Fendrel shook his head. “I’m okay. It’s a lot warmer here than in the Freelands.”
While Fog laid down, Fendrel took a blanket and draped it over the den’s entrance, leaving a small opening to peek out of. “I can take the first watch.”
“Are you sure?” Fog tilted her head. “You had another weird day, didn’t you?”
“I actually feel pretty normal, all things considered.” Fendrel laid by the entrance, facing Fog. “I know that sounds strange.”
“Well, that’s good, I think.” Fog looked down at her claws. “Can I tell you something?”
“Of course.” Fendrel inched closer.
Fog sighed. “Back when the venom got on you, and you passed out, I noticed some of the glass from the bottle cut you. I tried to heal your cuts, but I could hardly breathe any vapor. It was like . . . I wasn’t even a vapor dragon.”
This isn’t good. What happens when we need healing?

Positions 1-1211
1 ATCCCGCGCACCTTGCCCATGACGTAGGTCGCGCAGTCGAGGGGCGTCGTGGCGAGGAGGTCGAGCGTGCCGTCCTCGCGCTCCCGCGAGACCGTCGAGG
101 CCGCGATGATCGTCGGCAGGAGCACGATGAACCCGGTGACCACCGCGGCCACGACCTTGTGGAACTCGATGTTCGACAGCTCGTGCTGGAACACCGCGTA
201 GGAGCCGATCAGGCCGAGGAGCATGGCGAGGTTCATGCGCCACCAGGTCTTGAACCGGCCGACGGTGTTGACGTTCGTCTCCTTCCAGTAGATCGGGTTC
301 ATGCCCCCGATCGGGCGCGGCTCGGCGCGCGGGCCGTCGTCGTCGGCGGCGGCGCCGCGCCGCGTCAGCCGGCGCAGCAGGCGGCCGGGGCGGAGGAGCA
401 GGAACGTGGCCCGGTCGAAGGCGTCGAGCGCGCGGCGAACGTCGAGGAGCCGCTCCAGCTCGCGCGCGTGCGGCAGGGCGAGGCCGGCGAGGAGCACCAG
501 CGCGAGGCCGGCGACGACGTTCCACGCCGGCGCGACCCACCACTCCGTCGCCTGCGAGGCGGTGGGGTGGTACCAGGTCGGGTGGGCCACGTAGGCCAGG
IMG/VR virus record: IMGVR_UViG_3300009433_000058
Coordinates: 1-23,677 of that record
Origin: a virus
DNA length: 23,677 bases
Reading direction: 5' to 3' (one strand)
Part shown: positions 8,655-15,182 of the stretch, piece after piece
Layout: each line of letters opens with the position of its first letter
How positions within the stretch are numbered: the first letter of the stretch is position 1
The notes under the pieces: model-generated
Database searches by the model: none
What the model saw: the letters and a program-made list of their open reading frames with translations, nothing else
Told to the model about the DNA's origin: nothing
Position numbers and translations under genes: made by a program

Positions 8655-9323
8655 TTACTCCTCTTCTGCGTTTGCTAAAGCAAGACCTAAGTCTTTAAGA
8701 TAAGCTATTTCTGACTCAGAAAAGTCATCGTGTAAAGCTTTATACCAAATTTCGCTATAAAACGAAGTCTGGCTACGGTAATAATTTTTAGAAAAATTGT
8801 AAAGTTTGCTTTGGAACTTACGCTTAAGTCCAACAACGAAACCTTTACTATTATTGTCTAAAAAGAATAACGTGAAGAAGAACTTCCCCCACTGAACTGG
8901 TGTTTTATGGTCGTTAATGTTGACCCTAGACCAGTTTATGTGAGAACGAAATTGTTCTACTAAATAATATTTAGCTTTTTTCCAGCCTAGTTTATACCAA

“And you don’t know what caused it?” Fendrel gave her a quizzical look. “Does it work now?”
“Let’s see.” Fog’s voice sounded half-hearted. She opened her mouth and tried to blow a puff of mist, but none came out. Her ears dropped. “I’m worried.”
What can I say?
“Maybe Poison will have an answer for us.” Fendrel kept looking at her.
Fog nodded. “I hope so. Maybe it will sort itself out before we get to her. I’ll keep checking on it, just in case.”
Fendrel nodded. “Sounds like a plan.”
“Oh! Maybe it’s a lack of sleep! I’ve been staying up later ever since we came here. Maybe I just need to go to sleep earlier?” Fog curled her tail around her front paws and tucked her head under her wing. “I’m going to see if that’s why. Good night.”
“Good night.” Fendrel stifled a chuckle. He repositioned so he faced the opening under the blanket. He quieted his voice to a whisper. “Sleep well.”
Cassius blocked a blow from Charles and countered.
“So, how was Beast-Hunt?” Charles sidestepped, then continued to spar.
“I thought you said no distractions while training?” Cassius was nearly grazed by on the cheek but managed to dodge. He slipped and raised his staff to push Charles away.
“I was just checking to see if you were cocky enough to carry a conversation when you’ve only just learned how to block.” Charles rolled his shoulders, waiting for Cassius to stand up. “I won’t wait for you to recover next time.”